Enter Oliver, the polar opposite of Luc. He is a put together barrister, healthy eating vegetarian, who wouldn’t ever stir up a scandal in the press. So, basically perfect fake boyfriend material!

This book provided so many laugh out loud moments that it is hard to track them all. The witty banter and sarcastic undertones made for quite the pleasant read. And while this book was a bit longer than most rom coms we have read, we think the fun dialogue made it a quick read.

Throughout the first part of the book it was a bit heart breaking to read about Luc’s insecurities and that fact that he genuinely didn’t tend to think very highly of himself. Oliver provided the support he needed and it was a pleasure to watch Luc grow throughout this book.

The only thing that would have made this book better, is a dual POVs. We were dyingggg to know Oliver’s thoughts!

All in all, this was a fun, LGBTQ+, laugh out loud rom com that we would definitely recommend to all rom com lovers!

Title: Boyfriend Material
Author: Alexis Hall
Genre: LGBT Contemporary Romance
Publication Date: July 7, 2020

Rating: 4 out of 5.

Thank you again to Netgalley and the publisher for allowing us the opportunity to read this book! As always, thank you so much for supporting our blog and stopping by!

In The Neighborhood of True | Blog Tour Review

We are so excited to be taking part in our very first blog tour! Today is the paperback release of In the Neighborhood of True by Susan Kaplan Carlton and we are happy to provide our thoughts on this story!

A powerful story of love, identity, and the price of fitting in or speaking out.

“The story may be set in the past, but it couldn’t be a more timely reminder that true courage comes not from fitting in, but from purposefully standing out . . . and that to find out who you really are, you have to first figure out what you’re not.” —Jodi Picoult, New York Times bestselling author of A Spark of Light and Small Great Things

After her father’s death, Ruth Robb and her family transplant themselves in the summer of 1958 from New York City to Atlanta—the land of debutantes, sweet tea, and the Ku Klux Klan. In her new hometown, Ruth quickly figures out she can be Jewish or she can be popular, but she can’t be both. Eager to fit in with the blond girls in the “pastel posse,” Ruth decides to hide her religion. Before she knows it, she is falling for the handsome and charming Davis and sipping Cokes with him and his friends at the all-white, all-Christian Club.

Does it matter that Ruth’s mother makes her attend services at the local synagogue every week? Not as long as nobody outside her family knows the truth. At temple Ruth meets Max, who is serious and intense about the fight for social justice, and now she is caught between two worlds, two religions, and two boys. But when a violent hate crime brings the different parts of Ruth’s life into sharp conflict, she will have to choose between all she’s come to love about her new life and standing up for what she believes.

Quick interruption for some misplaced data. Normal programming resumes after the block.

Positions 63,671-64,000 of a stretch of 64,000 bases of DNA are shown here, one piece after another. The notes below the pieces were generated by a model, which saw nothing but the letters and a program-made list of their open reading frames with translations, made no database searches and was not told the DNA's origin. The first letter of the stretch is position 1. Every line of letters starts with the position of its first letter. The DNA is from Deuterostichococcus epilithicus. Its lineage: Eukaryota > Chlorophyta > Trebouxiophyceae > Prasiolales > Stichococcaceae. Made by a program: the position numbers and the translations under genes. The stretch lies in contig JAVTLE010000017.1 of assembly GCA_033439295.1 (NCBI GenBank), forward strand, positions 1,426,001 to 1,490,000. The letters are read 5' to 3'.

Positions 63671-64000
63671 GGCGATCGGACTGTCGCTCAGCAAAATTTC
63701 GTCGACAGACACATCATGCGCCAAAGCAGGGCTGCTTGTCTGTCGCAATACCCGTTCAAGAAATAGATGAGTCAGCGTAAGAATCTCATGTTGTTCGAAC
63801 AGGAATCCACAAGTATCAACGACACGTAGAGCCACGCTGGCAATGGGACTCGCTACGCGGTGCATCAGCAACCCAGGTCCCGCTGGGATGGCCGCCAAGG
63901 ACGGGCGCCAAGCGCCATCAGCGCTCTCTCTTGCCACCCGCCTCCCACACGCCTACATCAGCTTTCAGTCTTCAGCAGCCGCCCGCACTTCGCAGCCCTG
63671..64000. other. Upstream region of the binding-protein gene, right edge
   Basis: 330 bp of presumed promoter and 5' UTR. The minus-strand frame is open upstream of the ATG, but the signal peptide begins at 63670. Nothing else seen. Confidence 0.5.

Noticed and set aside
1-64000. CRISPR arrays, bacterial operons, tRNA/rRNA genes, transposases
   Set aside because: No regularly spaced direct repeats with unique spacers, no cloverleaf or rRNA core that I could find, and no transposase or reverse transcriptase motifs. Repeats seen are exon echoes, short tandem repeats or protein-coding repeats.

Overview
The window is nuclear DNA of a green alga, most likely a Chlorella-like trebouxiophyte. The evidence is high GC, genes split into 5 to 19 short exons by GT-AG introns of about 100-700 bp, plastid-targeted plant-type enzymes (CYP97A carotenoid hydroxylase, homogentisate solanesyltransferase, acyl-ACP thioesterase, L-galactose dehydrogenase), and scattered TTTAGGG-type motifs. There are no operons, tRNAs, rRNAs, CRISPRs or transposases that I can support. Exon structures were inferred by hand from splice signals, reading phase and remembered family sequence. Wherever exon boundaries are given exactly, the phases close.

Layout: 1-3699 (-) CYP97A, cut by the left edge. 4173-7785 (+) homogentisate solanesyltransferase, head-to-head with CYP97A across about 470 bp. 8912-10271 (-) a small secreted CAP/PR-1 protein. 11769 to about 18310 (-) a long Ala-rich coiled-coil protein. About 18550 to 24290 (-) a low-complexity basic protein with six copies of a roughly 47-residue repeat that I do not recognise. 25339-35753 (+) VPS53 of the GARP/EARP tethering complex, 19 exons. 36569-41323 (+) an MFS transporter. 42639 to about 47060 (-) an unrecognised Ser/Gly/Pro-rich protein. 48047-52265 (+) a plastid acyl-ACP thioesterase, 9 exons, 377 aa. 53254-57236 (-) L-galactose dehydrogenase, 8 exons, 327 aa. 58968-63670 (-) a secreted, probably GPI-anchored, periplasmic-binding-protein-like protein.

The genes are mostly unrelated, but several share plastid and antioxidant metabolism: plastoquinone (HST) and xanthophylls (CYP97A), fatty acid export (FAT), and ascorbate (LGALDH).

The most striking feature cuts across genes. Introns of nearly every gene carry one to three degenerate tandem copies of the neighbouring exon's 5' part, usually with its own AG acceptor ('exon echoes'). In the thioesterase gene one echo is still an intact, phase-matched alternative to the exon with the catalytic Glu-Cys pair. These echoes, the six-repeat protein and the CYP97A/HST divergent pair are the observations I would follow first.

Book Details:

First things first, we want to say thank you to Algonquin Young Readers for our copies in exchange for our honest review! The paperback release for this book is TODAY!

This book takes place during the 1950s in and around Atlanta, GA. To say racism was prevalent would be an understatement. The Klan was in full force during this time period and brought forth a very divided community.

Ruth (who is Jewish), with her mother and younger sister have recently moved to Atlanta from NYC after the unexpected passing of her father.

Ruth’s mother was born and raised in the debutante society of Atlanta, where who you know, how much of a Christian you are, and what crowns you obtain justify your place in society. Ruth wants so badly to fit into this new society she has been thrust into, thanks to the friends she has made, as well as, having a grandmother that craves those things for her.

This story is one of Ruth trying to find her way in a place that does not welcome people being different than a white, God fearing Christian. She struggles with her identity of being Jewish, while also wanting to fit in.

This book tackles many important issues, that are still clearly and sadly prevalent in today society. It started out a bit slow, but once it grabs your attention and you can grasp the true importance of this novel, we think it brings forth many discussions that still need to be had.

The story is told from the perspective of Ruth, who is 16, but sometimes felt like it read like someone much younger than that. While this didn’t detract too much from the story, it did read a little less like a YA and at times more of a middle grade.

Overall, this book tackled the hard issues of identity and accountability, and Ruth as a character finding herself and telling her truth during this difficult time was extremely powerful.

Book Details:

Title: In the Neighborhood of True
Author: Susan Kaplan Carlton
Paperback Release Date: July 7, 2020

Rating: 3.5 out of 5.

Thank you so much again to the publisher for providing us the opportunity to read this timely novel. And as always, thank you for stopping by our blog and supporting us, we truly appreciate it!

Book of Longings by Sue Monk Kidd |book review|

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Synopsis